Cultural programming primes us. For all of the 19th century, at least, and half of the 20th war and its form were romanticized by a tightly controlled press and government propaganda. It was the Dolce et decorum est … era when the narrative of war was led by those who weren’t called to fight it but did choose to participate in it.
There comes a moment in your day, your week or your life when you have to make a critical decision. The moment you realize the magnitude of the decision you have to make you are also least likely to make the right choice.
Could the language you use determine what happens to you? Could it, even, determine what decision you will make when faced with a specific set of circumstances? One of the core concepts of The Sniper Mind: Eliminate Fear, Deal with Uncertainty, and Make Better Decisions is that it does.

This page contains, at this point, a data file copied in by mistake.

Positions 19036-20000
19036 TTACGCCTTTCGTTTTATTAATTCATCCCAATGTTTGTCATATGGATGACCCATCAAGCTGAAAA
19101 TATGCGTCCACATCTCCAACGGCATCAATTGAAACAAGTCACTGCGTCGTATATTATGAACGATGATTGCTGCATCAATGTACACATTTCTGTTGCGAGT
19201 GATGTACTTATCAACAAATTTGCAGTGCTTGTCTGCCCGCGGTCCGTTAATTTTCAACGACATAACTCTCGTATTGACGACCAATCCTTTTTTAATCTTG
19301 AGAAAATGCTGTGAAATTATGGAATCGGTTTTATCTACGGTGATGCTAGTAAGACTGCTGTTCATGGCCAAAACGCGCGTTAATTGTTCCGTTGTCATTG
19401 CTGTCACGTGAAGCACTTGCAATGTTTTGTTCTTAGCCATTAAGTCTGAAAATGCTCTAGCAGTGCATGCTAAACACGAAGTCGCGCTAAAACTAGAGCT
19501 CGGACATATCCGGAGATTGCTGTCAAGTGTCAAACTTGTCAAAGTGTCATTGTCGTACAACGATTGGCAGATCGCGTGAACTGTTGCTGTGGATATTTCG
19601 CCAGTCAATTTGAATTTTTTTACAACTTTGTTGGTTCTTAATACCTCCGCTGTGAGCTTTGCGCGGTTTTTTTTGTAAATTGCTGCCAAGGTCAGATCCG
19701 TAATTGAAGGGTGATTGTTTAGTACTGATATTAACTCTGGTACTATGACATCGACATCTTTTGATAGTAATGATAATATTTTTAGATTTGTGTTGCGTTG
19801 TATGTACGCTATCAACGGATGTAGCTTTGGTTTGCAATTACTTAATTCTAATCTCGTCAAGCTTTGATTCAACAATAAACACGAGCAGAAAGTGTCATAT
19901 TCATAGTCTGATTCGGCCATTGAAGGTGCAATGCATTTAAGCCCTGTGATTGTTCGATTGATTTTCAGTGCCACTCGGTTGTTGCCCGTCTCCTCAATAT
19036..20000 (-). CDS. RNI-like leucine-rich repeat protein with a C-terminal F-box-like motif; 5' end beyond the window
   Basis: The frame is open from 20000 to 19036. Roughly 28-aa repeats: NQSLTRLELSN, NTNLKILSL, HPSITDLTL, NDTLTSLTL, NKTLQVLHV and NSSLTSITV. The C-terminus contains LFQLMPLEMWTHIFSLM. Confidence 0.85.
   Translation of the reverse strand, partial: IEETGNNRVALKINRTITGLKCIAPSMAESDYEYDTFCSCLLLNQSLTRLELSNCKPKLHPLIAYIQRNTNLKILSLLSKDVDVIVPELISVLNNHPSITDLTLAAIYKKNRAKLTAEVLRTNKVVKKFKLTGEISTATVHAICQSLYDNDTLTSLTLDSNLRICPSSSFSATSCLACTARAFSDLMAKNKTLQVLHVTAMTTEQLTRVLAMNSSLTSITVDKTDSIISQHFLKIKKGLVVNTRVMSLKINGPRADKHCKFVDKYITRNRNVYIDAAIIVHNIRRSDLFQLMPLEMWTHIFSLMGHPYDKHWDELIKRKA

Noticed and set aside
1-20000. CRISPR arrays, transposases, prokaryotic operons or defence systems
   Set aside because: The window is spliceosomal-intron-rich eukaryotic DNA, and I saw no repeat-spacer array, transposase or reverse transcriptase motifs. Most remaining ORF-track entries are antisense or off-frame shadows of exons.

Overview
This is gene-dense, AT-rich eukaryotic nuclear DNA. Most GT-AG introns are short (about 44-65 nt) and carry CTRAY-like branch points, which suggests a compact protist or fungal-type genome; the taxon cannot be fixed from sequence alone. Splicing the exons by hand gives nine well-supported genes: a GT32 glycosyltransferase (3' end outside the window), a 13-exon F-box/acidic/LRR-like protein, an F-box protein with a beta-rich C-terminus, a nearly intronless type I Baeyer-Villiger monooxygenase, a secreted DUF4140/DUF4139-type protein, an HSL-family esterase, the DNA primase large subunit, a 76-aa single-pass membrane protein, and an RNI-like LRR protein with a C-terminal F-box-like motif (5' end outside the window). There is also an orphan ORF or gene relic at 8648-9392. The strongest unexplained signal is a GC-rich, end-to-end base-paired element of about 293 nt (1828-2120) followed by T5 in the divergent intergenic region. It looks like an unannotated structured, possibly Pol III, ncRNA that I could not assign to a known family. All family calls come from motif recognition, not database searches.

“No” Is the most dangerous word in the dictionary
Words have a power that goes way beyond what they mean. Meaning is derived from context as well as knowledge (a.k.a. definition) but there is also an additional layer of associative connections that creates a truly semantic web of connections.
When a seemingly ordinary math problem becomes something that is impossible to solve the transformation reveals the boundary that marks the limit of our technological capabilities and the wonder that is the human brain. The process also teaches us something vital: just how much we can rely on our technology for our critical decision-making and at which point we need to use our own skills and talents.
We know that a brain left to its own devices is like a field left unmanaged. Yes, it is a field, but beyond what chance and nature placed there, it is unlikely to be of any great usefulness or, indeed, value. Training our brain though requires commitment and it takes effort. We need to have clear reasons for embarking upon it. So, here are fifty of them to help you: